Assertiveness isn’t always perceived as a positive trait. Some people might take offense of somebody else’s strong personality and firm stand. This will eventually lead to conflict. There is a thin line that separates assertiveness to stubbornness. Being assertive without the conflict is a behavioral and interpersonal skill, and like any skills, you can learn it.
People who usually get what they want are not necessarily of strong personality. But they’re definitely not timid either. Of course, position and influence plays a major role in getting away with things, but having without isn’t good enough reasons to be passive. When working in an organization, being assertive is a must. This will not only help you in your career, this is also important if you are to keep your self-esteem and confidence. Here are some assertiveness training tools you can use to be more assertive:
- Know where you stand – Consider your values and stand by it. You can definitely apply it to yourself but not to everyone else. You don’t want anybody to impose their beliefs in you. That goes the same with everyone else.
- Jilt the guilt – When you think you’re right, you don’t have to have to worry that you might offend another person. Speaking out will let them know that you are aware of what they are doing, and that they are doing it wrong. Don’t feel guilty; you might even be doing them a favor by pointing out their misbehavior.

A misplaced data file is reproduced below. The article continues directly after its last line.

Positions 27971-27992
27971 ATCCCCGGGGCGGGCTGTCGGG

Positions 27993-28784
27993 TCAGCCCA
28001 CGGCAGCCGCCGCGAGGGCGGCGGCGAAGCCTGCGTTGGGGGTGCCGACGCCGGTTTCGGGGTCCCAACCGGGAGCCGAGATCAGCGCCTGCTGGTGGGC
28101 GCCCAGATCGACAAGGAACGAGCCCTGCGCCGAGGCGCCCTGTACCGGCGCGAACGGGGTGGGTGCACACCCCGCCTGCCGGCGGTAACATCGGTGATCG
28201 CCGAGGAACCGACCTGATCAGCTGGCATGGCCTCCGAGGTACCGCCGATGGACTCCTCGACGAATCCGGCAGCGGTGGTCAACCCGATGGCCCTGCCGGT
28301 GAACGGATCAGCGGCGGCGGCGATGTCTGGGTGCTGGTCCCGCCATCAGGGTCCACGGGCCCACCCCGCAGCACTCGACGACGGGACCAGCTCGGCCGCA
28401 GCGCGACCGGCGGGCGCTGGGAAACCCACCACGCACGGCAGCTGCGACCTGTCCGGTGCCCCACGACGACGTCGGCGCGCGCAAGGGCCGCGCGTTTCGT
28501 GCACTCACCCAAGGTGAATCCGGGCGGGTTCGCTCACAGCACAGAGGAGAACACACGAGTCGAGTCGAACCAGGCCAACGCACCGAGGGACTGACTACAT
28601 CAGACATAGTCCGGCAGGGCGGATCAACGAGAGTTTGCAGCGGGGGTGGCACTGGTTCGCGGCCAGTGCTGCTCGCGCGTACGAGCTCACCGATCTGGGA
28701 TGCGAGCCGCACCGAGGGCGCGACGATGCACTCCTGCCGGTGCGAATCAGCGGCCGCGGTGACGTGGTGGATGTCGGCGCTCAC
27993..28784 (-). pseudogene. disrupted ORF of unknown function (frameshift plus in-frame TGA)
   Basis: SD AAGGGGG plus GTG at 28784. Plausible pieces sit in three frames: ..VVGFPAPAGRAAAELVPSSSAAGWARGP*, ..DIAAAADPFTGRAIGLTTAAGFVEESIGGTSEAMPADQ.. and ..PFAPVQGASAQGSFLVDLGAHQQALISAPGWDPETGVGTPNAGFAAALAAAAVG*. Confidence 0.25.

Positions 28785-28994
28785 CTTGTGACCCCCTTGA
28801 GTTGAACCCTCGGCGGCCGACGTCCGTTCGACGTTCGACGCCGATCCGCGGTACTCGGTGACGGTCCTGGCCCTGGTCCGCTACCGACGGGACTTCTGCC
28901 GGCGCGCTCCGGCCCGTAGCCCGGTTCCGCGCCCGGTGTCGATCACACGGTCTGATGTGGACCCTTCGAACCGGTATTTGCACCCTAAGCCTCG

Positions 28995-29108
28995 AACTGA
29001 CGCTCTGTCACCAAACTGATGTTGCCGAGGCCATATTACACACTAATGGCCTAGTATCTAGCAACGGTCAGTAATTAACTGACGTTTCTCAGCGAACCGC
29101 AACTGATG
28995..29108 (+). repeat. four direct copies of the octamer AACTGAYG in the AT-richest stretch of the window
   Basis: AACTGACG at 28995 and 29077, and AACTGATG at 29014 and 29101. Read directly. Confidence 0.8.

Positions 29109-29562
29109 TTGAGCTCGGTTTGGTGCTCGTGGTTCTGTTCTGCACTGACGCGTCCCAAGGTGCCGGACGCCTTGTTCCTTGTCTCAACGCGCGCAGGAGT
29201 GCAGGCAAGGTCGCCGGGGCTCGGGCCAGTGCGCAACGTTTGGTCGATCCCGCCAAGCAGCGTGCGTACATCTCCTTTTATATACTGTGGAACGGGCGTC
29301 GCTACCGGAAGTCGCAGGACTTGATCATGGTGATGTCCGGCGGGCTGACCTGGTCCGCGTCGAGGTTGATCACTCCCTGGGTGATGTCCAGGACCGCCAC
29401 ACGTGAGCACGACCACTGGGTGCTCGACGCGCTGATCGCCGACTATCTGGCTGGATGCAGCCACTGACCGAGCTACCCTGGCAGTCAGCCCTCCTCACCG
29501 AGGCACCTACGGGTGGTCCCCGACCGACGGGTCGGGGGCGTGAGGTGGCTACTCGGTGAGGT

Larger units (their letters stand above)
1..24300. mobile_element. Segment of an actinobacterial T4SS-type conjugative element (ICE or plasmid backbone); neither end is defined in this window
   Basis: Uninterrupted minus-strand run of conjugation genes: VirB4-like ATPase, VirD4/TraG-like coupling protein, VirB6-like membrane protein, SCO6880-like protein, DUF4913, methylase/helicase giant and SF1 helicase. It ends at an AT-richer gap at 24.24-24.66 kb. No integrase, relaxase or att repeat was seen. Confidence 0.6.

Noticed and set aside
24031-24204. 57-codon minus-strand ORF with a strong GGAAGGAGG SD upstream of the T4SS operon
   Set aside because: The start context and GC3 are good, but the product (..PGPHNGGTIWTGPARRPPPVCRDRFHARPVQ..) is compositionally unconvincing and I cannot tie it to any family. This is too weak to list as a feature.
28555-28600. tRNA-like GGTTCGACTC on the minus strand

- Speak clearly and directly – Do not let emotion ride high when you’re expressing yourself. It is good to be emphatic but make sure that you are able to state what you want clearly across. Stop once you’ve stated your point. Anything beyond that will make you sound pushy if not annoying.
- Be flexible – You boss might not like your action plan as a whole, but certain parts are perfectly alright with him. Artfully ask if the refusal is about the whole idea or is it just on a niggling detail. If it’s a detail and you can address that detail, your boss will have a hard time rejecting that. This will also certainly earn you his notice, if not his respect.
- Patience – It is not easy to accept other people’s idea even if it’s a lot better that your own. Be patient. If your proposal is the best among the lot, everyone will eventually get to like and accept it.
- Ask nicely – People who usually get away with things almost never shouts or demands anything. They ask nicely. Assertiveness is way too different from aggressiveness. The former will initiate respect while the latter will certainly cause conflict. Don’t forget the magic word. Please.
- Give respect – Evaluate and show appreciation on other people’s idea as well. They might have a better plan. Probe further for their intentions; it might work even better for you. Be open-minded. If you still think that your idea is worth trying, drive for a compromise.
- Stay humble – Do not gloat on your wins. That might be your last. People will never give you another win if you will only trash on them afterwards. Having it your way doesn’t make you a better person than the others; you just have a brighter plan.
- Gracefully accept rejection – Don’t take a rejection personally. If you insist, try to analyze on the reason of the rejection. Was there a better idea? Were you overstepping your bounds? Try to assess the shortcomings of your proposal, and learn from it.
Being a push-over is something we all avoid. Passivity will never help us either, at work, school or even amongst our families. It is very easy to say that it’s the “favorite” who always get the best of everything. But stop awhile. Try to see Miss Favorite and how she deals with her requests. Nobody says you can’t imitate her.